An ugly man, short of height, overbulked in stature, de Braose's face was ravaged with the scars of a childhood disease. One eye was coated in a milky-white film, red-rimmed, and leaked fluids that more often than not were left to dry to a yellow crust in the corners. His hair, brown as dung, lay in greasy spikes against his neck and poked out from beneath the battered iron dome of his helm. His armor was not the finest. He wore no coif to protect his neck—
not that any common man would be fool enough to attack him. His mail hauberk bore definite signs of combat and was ill repaired in the sleeves and hem; a sorry chain of broken links hung like a frayed iron thread down his thigh.
The surcoat he wore was dull blue with more patches stained from food and drink than were clean. His hose bagged at the knee. The blade of his sword was pitted and chipped and betrayed no gleam, not even in the bright midday sun. He looked to the left and to the right, casually nodding to the half-dozen soldiers who lurked in the shadows.
Only one was too preoccupied to nod back. He had a hand down the front of a blowsy wench and was too busy fondling and pinching to notice his captain's glare.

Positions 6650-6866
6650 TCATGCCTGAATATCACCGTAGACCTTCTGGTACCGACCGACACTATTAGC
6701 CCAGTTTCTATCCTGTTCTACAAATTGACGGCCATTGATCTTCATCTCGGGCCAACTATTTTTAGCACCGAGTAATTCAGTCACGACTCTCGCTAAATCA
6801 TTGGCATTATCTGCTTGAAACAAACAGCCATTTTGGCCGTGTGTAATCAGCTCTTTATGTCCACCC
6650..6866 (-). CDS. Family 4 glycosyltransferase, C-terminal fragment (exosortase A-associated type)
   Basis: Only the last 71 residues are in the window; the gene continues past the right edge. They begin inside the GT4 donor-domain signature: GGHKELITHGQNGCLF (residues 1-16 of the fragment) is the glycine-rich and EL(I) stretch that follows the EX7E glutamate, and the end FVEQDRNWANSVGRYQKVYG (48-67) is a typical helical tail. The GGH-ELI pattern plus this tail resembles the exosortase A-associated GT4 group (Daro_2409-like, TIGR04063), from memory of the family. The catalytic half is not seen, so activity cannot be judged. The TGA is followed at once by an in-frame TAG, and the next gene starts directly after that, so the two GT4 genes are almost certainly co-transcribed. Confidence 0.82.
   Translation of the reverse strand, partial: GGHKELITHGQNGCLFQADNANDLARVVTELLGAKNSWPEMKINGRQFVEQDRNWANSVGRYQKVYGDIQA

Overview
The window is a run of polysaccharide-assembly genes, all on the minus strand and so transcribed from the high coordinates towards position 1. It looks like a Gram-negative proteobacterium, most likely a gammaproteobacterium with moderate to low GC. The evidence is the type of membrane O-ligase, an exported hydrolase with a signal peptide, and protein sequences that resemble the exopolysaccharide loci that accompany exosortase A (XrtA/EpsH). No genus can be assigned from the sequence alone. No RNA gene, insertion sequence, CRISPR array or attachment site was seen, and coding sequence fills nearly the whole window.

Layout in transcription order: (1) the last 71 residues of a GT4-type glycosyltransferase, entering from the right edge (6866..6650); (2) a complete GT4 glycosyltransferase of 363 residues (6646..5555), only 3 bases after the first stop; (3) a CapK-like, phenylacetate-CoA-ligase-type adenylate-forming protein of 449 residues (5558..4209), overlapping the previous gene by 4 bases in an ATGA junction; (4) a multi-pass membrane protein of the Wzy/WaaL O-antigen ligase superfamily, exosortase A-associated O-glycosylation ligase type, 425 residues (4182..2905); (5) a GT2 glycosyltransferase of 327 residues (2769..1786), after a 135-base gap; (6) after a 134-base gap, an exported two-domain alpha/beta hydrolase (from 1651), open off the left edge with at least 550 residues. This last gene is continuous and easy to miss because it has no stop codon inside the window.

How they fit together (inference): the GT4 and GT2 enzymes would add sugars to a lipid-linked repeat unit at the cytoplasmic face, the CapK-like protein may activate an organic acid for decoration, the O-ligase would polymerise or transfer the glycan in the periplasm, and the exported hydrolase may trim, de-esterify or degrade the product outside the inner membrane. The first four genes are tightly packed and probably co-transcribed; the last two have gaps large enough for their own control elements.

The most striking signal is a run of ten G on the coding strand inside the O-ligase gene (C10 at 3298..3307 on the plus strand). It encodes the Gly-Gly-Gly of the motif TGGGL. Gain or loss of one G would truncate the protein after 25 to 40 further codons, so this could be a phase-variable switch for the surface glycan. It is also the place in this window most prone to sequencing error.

De Braose and his men had been at the market since dawn. It was the fourth Saturday they had been up before the crowing of the rooster, turned out of warm beds with empty bellies and foul tempers; this day, like most others, they had positioned themselves at various vantage points in the market square watching for strangers, following them, hoping one might lead them to rich rewards. This was not the first time de Braose had seen the little dark-haired maid. She lived and worked for the nuns at Kirklees Abbey, but she was the most interesting morsel to come into view so far since the villagers had taken to hiding most of their wives and daughters—even the ugly ones—
whenever there were soldiers around.